Also, still another Seaside Sparrow was spotted about a half-mile north of Clinton Cove, also on the Hudson River Greenway. It never rains but it pours, I guess.

The birds lingered until at least Tuesday, although at least one more disappeared. Hopefully it flew out rather than becoming a Kestrel's dinner.

Ed Gaillard: birds &emdash; Seaside Sparrow, Hudson River Greenway, W. 55th Street

As so often happens, once birders are on-site, they start spotting other interesting birds around. Veery, Green Heron, Swamp, Savannah, Song, and Chipping Sparrows, Peregrine Falcon, Hermit Thrush, Orchard and Baltimore Orioles, Ruby Crowned Kinglet, Warbling Vireo, and at least eight species of warbler (Common Yellowthroat, Ovenbird, and Yellow, Yellow-Rumped, Black-and-White, Black-Throated Green, Black-Throated Blue, and Palm Warblers)--a minor demonstration of the famous "Patagonia Picnic Table Effect".

Monday, May 2, 2016


Ed Gaillard: birds &emdash; Black-Capped Chickadee, NY Botanical Garden

I'm going to continue catching up in reporting my early-Spring birding, but first a couple of notes about the state of the Spring migration. It's shaping up to be really strong, at least for variety. Some people have had 20-warbler days in Central Park in late April, which is impressive, and even I have managed double-digits (and 19 warblers before May 1, which is a great total for me). If you have any chance at all to get out, do it--there are a lot of birds to see.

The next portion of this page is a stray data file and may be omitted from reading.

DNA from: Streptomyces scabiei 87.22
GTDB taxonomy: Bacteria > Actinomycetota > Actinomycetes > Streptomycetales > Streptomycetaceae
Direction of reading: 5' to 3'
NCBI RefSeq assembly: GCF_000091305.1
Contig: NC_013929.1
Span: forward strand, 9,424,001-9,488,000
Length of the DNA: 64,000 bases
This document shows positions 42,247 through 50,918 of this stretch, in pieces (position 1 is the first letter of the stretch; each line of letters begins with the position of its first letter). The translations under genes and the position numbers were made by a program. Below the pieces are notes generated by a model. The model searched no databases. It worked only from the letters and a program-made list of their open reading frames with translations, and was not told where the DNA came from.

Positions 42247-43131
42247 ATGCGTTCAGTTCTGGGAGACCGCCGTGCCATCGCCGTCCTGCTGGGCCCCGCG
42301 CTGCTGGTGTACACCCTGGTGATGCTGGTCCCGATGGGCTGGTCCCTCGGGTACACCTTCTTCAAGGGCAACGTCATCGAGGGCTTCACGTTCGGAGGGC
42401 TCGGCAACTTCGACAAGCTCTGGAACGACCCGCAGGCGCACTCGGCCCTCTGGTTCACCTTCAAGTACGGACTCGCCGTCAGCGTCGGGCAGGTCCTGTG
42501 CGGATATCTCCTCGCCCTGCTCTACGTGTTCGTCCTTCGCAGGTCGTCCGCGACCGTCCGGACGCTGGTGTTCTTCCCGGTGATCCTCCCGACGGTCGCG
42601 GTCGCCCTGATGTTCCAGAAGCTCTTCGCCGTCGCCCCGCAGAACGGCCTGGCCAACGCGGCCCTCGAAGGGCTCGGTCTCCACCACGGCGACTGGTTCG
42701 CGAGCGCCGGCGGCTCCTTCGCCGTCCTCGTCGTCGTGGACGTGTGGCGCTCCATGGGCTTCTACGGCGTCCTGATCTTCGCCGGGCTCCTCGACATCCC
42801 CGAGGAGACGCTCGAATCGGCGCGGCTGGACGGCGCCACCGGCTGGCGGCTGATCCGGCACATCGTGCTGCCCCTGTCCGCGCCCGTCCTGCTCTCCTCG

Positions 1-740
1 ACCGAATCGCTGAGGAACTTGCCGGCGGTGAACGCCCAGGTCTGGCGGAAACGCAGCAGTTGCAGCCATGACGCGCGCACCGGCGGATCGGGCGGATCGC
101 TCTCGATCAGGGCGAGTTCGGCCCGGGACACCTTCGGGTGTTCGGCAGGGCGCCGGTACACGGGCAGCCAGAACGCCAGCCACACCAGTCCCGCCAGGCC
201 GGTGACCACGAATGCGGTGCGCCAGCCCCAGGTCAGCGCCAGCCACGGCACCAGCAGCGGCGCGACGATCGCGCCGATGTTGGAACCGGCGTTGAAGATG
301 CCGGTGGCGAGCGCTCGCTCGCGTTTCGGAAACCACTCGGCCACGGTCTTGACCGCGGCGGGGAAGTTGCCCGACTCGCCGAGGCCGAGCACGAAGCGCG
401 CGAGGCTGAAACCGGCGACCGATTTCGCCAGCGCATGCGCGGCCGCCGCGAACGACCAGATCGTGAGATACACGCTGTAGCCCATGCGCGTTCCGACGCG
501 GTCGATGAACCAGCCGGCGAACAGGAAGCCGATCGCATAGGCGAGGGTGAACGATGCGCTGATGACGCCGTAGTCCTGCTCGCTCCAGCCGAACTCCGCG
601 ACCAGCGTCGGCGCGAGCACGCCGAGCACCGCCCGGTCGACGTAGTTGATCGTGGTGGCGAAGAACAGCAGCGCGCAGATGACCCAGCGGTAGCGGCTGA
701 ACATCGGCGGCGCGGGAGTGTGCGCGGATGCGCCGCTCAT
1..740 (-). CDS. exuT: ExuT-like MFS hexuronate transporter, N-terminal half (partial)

Backtracking a few weeks, I went to various places to spice up the March doldrums. A trip to the NY Botanical Garden wasn't too productive, though it did get e my first Pine Warbler of the year, in addition to the curious Chickadee at the top of this post.

Ed Gaillard: birds &emdash; Boat-Tailed Grackles, Jamaica Bay

Our friend Barbara took us out to Jamaica Bay NWR for an afternoon, our first time there. There were some nice birds about, like Ospreys and American Oystercatchers, but they were mostly too far away for good photos.

There was a big flock of Boat-Tailed Grackles (part of which was in the tree in the photo above). I hadn't realized they were so well-established in the New York area. I saw one at the NY Botanical Garden a few years ago and it was a startlingly rare sighting.

Ed Gaillard: birds &emdash; Brown-Headed Cowbird, Jamaica Bay

This female Cowbird was roosting in a tree outside the visitors' center, directly above a nest box, which is bad news for some nesting bird.

Ed Gaillard: birds &emdash; Killdeer, Rosedale NJ

On a trip out to Roseland NJ for a business meeting, I took a walk at lunchtime around the industrial park we were in. I heard a lot of birds tooting and peeping nearby. I went around a building and found a culvert and a gathering of Killdeers, feeding and flying about. They were all calling constantly, justifying their Latin name of Charadrius vociferus, which loosely translates as "loudmouthed Plover".

Ed Gaillard: birds &emdash; Killdeer, Roseland NJ

As always, look for birds and you'll find birds.